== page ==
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Sunday, September 26, 2010

Marriage Buffet: A Solution in Search of a Problem

I generally prefer to steer clear of social issues here, especially as a mathematical perspective does not often add illumination to them. Discussions of same sex marriage, however, always lead to the question: what harm does it cause? The answer I most often hear is that legalizing marriage between same sex couples will degrade the institution of heterosexual marriage. My attempts to analyze this answer thus far leads only to the creation of spherical horses.

In order to understand the threat to marriage posed by a government action, we first must consider marriage's relation to the government. Libertarians often argue that government should play no role in matters as inherently personal as love and marriage. A natural libertarian position might then be that the government should recognize no marriage - heterosexual or straight. In fact, libertarians often argue that marriage should exist solely as a religious sacrament. I think this argument is attractive on the surface, but fundamentally incorrect.

Every libertarian I have read asserts that government should protect citizens' property rights. Consequently, the government must prevent fraud and help enforce contracts. From my perspective, the most important contract most people enter into is the marriage contract. Unfortunately, the terms and conditions of the contract have become so weak and vague that it is now essentially ceremonial. Question: does this loss of a clear marriage contract fundamentally degrade the institution of marriage? One way to approach this question is to ask what form an optimal marriage contract should take. What sanction does our society impose - what sanction should it impose - on the man who blithely discards his wife of twenty years and three children, replacing her with a younger lady who catches his eye? Should inability to conceive or bear children constitute grounds for dissolution of a marriage? I don't pretend to have answers for such questions and doubt a satisfactory single answer exists in our pluralistic society, but if a couple is be able to agree to the answer before they wed, then why shouldn't the government help enforce that contract like any other? Of course prenuptial agreements exist, but are generally considered distinct from the marriage contract. Perhaps the Catholic and Presbyterian churches should each offer their own approved marriage contract. Perhaps the Sierra Club and National Public Radio could offer their own approved standard marriage contracts too, each with its own list of duties, grounds for dissolution, and penalties for violation. If corporate America can impose noncompete contracts, why can't similar terms be included in a marriage contract: if you leave without grounds, you can't remarry for n years. The possibilities are endless and entertaining to contemplate.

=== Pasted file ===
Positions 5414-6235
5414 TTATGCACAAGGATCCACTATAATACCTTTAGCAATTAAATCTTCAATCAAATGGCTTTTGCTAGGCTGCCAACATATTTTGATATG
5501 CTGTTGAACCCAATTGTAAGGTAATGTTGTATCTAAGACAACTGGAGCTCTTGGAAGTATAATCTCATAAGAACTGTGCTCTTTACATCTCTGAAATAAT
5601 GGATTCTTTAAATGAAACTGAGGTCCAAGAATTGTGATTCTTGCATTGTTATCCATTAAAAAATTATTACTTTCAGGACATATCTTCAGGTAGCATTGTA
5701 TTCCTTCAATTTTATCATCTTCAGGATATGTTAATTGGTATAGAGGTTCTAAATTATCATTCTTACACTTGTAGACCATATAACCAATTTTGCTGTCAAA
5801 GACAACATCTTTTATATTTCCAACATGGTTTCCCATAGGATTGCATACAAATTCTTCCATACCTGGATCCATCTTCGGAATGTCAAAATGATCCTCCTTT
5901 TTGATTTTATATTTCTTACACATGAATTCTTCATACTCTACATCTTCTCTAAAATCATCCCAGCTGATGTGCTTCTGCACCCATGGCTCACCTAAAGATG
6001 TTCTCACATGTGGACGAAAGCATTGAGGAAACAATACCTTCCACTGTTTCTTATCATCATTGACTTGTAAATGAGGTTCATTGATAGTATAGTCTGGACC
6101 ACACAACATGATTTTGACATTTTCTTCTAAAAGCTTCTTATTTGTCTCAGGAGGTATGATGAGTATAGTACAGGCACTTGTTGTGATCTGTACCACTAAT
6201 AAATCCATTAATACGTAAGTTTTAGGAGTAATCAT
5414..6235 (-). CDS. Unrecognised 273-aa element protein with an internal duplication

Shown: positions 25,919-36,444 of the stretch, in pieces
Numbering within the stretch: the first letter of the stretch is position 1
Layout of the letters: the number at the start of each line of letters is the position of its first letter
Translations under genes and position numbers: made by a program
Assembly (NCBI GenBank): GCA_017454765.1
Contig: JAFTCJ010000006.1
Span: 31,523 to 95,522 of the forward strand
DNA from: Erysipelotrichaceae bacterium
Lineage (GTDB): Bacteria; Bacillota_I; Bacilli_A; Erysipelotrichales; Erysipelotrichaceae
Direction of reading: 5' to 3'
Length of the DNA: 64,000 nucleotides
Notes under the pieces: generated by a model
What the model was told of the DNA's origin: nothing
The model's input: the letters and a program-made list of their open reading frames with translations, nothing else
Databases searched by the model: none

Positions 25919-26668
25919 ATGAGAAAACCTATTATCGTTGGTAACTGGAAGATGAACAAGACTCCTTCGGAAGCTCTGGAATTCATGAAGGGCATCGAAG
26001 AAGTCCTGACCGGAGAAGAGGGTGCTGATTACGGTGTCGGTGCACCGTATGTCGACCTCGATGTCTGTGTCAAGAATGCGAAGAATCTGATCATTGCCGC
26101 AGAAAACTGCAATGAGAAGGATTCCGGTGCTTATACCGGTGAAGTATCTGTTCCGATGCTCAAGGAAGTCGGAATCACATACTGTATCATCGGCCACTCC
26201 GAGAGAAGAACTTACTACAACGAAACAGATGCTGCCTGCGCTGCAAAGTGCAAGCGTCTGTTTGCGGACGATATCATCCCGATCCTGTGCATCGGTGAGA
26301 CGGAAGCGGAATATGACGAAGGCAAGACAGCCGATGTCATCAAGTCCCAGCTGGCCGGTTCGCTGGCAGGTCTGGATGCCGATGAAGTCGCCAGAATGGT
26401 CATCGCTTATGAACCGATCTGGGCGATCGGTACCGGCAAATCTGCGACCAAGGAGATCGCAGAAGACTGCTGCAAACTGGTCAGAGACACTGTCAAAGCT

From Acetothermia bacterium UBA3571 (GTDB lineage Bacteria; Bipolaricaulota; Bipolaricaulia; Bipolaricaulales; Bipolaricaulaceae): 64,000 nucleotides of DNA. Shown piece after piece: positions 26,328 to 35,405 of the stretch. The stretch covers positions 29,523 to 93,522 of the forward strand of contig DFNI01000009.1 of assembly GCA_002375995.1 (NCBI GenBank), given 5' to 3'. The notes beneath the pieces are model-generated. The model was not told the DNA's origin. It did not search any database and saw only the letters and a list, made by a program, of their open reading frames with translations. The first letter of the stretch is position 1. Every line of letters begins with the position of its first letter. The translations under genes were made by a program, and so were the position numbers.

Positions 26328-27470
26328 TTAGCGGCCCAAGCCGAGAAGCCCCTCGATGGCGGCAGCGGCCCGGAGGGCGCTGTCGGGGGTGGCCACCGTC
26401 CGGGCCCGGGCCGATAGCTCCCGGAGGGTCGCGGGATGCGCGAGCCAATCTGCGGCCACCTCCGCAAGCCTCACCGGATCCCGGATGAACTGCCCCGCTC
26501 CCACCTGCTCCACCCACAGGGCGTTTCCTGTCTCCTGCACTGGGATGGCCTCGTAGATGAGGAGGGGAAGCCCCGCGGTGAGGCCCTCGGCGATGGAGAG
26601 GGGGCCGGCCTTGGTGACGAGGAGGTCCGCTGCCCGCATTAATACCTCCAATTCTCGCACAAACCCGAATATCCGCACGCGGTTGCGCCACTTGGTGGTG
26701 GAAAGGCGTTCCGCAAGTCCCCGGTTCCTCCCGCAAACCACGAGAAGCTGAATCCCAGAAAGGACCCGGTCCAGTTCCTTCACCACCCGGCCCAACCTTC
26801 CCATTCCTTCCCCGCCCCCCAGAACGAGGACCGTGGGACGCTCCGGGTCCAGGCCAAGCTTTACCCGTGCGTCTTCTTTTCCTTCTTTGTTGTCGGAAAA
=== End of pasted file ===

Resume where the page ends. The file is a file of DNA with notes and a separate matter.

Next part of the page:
Unfortunately, I do not see what current difficulty such a buffet of personalized choices remedies. I suppose that many engagements would terminate short of marriage when the loving couple is unable to agree on what type of marriage they are entering. When I began toying with the idea of more specific and varied marital contracts, I was thinking of the negative effects of the current very loose divorce laws. However, I'm not sure I would want my spouse to remain with me out of fear of contractual penalties rather than from delight in our mutual companionship. (Of course, someone else may feel differently, in which case the lack of resonance of the idea with my personal situation actually supports the argument for more species of marriage.)

So, I haven't managed to shed any light on any of the questions raised. Classes have begun here. Perhaps I will have to wait until the next class break to actually solve any (nonmathematical) problems.

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